26 August 2010
12 August 2010
Micropayment service "Flattr" has just opened up to public use, and being a fan of all things micropayment, I thought I'd give it a try.
Flatter is a service that allows you to deposit a sum of money to a Paypal style account, then specify any number of sites to whom that money should be distributed at the end of the month. The amount you have specified to be disbursed will then be shared equally among the people you have "Flattred".
It's somewhat abstract for now, but I think it's an interesting idea, so I've added a Flattr button in the sidebar at the left. If you're a member, just click the button to add me to your Flattr list and a few shekels will be distributed to me each month, allowing me to keep producing the drawings that keep this site moving, and bringing me small steps closer to my dream of eventual financial liberation, shortly followed by complete hermitage in a tin roofed shack hidden deep in the wilds of Nova Scotia.
If you're not a Flattr member, but produce any kind of web content, why not sign up? Anything that can monetize creative work is good in my opnion, and it could start you working on your own tin roofed shack. Just not too close to mine, or I'll have to sic the dogs on ye.
01 August 2010
Waiting for a Watchmen sequel that's likely never going to happen? Read every issue of Astro City and wondering where to go next? Let me suggest you try "Powers vs. Power" by Robin Reed.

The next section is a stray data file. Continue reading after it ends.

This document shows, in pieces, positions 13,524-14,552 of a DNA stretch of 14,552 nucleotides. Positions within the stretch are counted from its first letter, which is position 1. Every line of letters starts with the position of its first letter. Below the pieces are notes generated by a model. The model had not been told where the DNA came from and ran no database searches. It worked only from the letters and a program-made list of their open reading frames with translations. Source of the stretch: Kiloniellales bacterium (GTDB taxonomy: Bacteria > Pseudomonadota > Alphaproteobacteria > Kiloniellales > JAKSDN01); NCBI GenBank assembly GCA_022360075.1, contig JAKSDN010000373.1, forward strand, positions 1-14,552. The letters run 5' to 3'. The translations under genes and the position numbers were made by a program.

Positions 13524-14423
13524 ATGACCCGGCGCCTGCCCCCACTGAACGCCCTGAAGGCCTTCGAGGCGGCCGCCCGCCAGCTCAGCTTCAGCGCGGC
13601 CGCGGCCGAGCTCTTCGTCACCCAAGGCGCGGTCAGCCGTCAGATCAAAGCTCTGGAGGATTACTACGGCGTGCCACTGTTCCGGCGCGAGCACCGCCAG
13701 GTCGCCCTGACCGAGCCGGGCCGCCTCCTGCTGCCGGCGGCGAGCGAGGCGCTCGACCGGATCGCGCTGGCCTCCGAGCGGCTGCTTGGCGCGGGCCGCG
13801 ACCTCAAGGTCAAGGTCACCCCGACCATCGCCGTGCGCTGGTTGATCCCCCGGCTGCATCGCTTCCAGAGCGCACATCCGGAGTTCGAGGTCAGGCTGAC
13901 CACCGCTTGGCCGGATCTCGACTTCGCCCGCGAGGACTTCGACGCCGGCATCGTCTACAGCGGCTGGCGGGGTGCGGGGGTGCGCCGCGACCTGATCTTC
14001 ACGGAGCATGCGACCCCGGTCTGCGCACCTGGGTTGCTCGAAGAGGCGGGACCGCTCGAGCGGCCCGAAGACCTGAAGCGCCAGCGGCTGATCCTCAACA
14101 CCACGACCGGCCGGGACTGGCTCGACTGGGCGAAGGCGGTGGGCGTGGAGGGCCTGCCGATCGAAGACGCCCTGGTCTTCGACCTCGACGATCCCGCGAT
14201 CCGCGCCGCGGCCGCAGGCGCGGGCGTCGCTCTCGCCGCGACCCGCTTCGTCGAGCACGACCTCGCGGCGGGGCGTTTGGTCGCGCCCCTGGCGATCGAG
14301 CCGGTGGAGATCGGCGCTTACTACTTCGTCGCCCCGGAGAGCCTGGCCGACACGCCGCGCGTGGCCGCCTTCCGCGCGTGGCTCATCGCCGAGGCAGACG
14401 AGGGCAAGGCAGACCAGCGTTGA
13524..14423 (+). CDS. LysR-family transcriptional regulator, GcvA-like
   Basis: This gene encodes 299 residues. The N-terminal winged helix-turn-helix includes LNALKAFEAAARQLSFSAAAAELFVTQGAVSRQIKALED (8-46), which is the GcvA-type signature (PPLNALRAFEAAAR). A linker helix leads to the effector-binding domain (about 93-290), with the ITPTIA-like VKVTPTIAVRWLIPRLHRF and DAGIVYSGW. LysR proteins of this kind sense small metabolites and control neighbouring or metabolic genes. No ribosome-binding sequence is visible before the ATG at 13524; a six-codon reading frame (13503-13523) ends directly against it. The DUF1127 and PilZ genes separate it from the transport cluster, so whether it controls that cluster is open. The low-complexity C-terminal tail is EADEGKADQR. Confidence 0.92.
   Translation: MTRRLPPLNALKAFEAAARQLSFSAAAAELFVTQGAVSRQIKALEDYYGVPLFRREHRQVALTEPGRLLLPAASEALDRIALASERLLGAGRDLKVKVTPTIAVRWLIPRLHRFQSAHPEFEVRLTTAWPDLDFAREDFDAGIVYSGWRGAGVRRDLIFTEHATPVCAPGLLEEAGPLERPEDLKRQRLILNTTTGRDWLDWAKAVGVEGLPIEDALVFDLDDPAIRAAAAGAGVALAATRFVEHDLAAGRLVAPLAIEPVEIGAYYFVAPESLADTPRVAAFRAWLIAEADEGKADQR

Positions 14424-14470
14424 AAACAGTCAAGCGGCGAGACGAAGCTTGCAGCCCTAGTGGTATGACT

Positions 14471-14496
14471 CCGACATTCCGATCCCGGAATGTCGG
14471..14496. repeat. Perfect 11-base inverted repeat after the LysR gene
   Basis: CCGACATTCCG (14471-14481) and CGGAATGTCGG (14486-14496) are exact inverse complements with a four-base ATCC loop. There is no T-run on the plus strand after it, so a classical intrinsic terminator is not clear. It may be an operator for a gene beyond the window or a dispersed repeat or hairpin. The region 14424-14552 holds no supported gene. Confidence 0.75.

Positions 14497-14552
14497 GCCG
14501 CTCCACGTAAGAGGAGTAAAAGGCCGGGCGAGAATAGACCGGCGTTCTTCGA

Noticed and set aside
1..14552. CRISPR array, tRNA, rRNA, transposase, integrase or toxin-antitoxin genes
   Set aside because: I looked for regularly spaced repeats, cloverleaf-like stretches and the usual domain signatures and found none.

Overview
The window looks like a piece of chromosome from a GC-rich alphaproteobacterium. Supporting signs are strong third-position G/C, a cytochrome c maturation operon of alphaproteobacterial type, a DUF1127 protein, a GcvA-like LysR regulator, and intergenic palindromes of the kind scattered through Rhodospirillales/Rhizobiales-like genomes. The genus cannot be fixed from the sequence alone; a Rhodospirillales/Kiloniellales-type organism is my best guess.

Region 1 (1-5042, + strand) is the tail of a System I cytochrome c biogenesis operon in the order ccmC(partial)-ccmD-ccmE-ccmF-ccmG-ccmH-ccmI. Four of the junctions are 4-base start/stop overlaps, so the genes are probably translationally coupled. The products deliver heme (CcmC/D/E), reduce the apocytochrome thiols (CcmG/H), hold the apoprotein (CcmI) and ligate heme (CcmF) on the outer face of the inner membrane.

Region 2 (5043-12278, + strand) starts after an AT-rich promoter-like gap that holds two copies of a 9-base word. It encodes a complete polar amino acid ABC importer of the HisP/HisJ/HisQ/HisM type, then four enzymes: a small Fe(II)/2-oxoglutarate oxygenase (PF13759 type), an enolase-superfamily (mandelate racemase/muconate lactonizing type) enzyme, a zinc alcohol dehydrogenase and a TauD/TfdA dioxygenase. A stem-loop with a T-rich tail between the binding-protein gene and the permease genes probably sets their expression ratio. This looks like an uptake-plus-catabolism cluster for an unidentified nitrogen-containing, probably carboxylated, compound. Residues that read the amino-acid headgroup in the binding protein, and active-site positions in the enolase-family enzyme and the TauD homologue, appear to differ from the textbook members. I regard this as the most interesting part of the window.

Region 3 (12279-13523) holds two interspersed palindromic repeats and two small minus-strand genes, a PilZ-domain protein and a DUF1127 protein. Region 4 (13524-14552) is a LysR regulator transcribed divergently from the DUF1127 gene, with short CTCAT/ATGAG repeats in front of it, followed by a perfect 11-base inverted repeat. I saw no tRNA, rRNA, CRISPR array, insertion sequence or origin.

The second volume of this series has just been released in various ebook formats, with my own work gracing the cover. Each book is a collection of short stories based on a group of original superheroes created by Robin for Metahuman Press. I enjoyed the first volume very much and am pleased to say that the second volume, so far, is maintaining the same level of quality.
Writing prose about superheroes can be a difficult task because the visual aspect on which the medium of comics depends is missing. "Biff!" and "Pow" don't parse the same in a non-graphic form. This means that the stories, if they're not to be entirely juvenile, have to be a lot more character driven. The problem is then to avoid the pitfall of turning the work into fanfic, making the characters cheap pastiches of existing heroes or winding up hip deep in long descriptions of powers and physiques. Robin manages to avoid these dangers quite nicely and has created a cast with a fair amount of depth and personality. Yet, the work does not cross over much into Alan Moore territory, in the sense that this is not a deconstruction of the genre. Superheroes in this world are a good thing, and there's a good sense of fun and wonder in these stories as well. I think these books will be enjoyed by anyone who actually likes superheroes.
Powers Vs. Power Book 2 is available in Kindle format from Amazon at the low price of $2.99, and in various ebook formats from Smashwords for just 99 cents. If you're fan of the genre, or of good storytelling in general, I really do recommend it.